Roman Britain

Forte or Fortissimo? Fort-itude on the Wall

Creating a slideshow on the Roman fort sites along Hadrian’s Wall this past weekend for the group that is hiking the wall in the spring started me wondering which site or sites I would choose as must-see and which ones I would pass by if I didn’t have the time.

Number one to see has to be Vindolanda. The artefacts in the Chesterholm Museum alone are worth the visit. And I haven’t been there since they updated the museum in 2011, so I think it might even be better now.

Replica Milestone at Vindolanda

Number two would be Chesters with its interesting museum and diversity of remains including the extensive bath house ruins.

Which sites could I go by without seeing again if I didn’t have the time? Probably Birdoswald, because it has the fewest ruins and the best parts of the wall there are outside the site.

And if time was tight in Newcastle, I might choose the Roman exhibit at the Great North Museum over Segedunum Roman fort.

Luckily for our group hiking along Hadrian’s Wall, the wall itself and its setting are the biggest attractions, especially between Walltown Crags and Housesteads Fort, and there will be no missing them.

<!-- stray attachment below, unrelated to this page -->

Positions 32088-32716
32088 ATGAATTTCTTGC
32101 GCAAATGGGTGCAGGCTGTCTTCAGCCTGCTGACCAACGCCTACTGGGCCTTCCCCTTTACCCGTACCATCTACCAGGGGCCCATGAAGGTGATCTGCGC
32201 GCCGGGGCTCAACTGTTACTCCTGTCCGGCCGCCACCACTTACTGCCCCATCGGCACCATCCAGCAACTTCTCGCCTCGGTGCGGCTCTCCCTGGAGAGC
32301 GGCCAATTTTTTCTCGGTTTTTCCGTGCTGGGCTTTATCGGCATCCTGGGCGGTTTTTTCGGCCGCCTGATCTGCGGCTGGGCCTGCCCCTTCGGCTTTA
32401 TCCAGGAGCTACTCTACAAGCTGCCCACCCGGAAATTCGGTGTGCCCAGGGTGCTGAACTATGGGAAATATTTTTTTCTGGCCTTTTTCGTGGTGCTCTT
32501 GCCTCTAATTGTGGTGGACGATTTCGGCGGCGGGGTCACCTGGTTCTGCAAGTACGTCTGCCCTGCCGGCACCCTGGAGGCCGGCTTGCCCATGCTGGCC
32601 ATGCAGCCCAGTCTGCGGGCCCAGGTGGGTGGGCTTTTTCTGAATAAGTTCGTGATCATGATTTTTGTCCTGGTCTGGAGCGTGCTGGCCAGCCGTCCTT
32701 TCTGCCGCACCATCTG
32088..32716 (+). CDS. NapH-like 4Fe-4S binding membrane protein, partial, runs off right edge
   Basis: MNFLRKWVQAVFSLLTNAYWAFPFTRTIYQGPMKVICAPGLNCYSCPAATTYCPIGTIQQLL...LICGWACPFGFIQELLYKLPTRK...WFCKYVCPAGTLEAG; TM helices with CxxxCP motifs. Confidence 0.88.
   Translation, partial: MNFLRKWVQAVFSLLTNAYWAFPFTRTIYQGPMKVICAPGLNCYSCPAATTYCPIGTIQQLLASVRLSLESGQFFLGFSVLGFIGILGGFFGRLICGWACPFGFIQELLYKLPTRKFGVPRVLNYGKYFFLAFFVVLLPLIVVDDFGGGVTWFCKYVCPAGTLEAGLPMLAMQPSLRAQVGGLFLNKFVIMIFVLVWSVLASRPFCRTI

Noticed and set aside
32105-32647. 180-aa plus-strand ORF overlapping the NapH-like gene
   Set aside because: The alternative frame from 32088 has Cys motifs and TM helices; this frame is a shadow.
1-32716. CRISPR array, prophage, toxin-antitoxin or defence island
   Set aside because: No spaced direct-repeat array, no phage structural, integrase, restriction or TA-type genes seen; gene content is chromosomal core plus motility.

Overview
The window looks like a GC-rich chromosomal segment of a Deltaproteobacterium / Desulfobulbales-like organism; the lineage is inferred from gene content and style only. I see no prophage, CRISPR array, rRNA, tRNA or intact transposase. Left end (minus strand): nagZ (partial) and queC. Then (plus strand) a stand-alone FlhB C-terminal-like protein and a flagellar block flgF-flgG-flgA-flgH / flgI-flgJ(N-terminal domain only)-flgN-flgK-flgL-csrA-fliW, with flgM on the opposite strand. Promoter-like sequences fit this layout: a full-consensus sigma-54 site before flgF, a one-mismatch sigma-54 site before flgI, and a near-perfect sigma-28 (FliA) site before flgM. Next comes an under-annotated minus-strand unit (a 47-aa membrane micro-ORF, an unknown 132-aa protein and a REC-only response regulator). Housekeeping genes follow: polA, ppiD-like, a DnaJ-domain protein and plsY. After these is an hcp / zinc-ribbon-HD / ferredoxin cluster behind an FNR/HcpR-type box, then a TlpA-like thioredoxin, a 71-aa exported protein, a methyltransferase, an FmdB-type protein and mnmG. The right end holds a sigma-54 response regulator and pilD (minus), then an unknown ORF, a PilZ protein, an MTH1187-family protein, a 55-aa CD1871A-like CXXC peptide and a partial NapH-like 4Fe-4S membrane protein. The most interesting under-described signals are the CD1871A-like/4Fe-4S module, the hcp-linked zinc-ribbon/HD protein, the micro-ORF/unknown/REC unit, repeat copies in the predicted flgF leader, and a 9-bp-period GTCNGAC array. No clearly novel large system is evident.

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A Stone’s Throw

One September morning last year two older couples were enjoying their morning coffee at St. Swithin’s church in Lincoln, UK when I had to ask them to move. Problem was their little card table in the church hall was right beside a 2,000 year old Roman altar and I couldn’t get a good picture of it without disturbing them. They were very accommodating, though, even inviting me to join them for coffee.

To the Goddesses, the Fates and the Deities of Augustus Caius Antistius Frontinus, being curator for the third time, erects this altar at his own cost

People over the years, including the Romans themselves, recycled stones in later buildings. This altar, dedicated by Augustus Caius Antistius Frontinus, was reused in the fourth century for Lincoln’s East Wall and only discovered in the 1870s when St. Swithin’s was built. Other signs of recycling in Lincoln include Roman bricks in a cottage chimney and a Roman wall incorporated into a much later shop front.

Lincoln Cottage Chimney with Roman Bricks
Lincoln Shop with Roman Wall

I started thinking about the recycling of Roman stones when writing about Maryport on England’s west coast. Here the entire fort of Alauna, built in AD 120s, was dismantled in the 18th century to build the new town of Maryport. Thankfully at the time Colonel Humphrey Senhouse hired a man to record and rescue any inscribed or carved stonework, adding to a collection started by his ancestor John Senhouse in 1570. Today the Senhouse Roman Museum has the largest collection of Roman military altar stones and inscriptions in Britain.

All that remains of Alauna Fort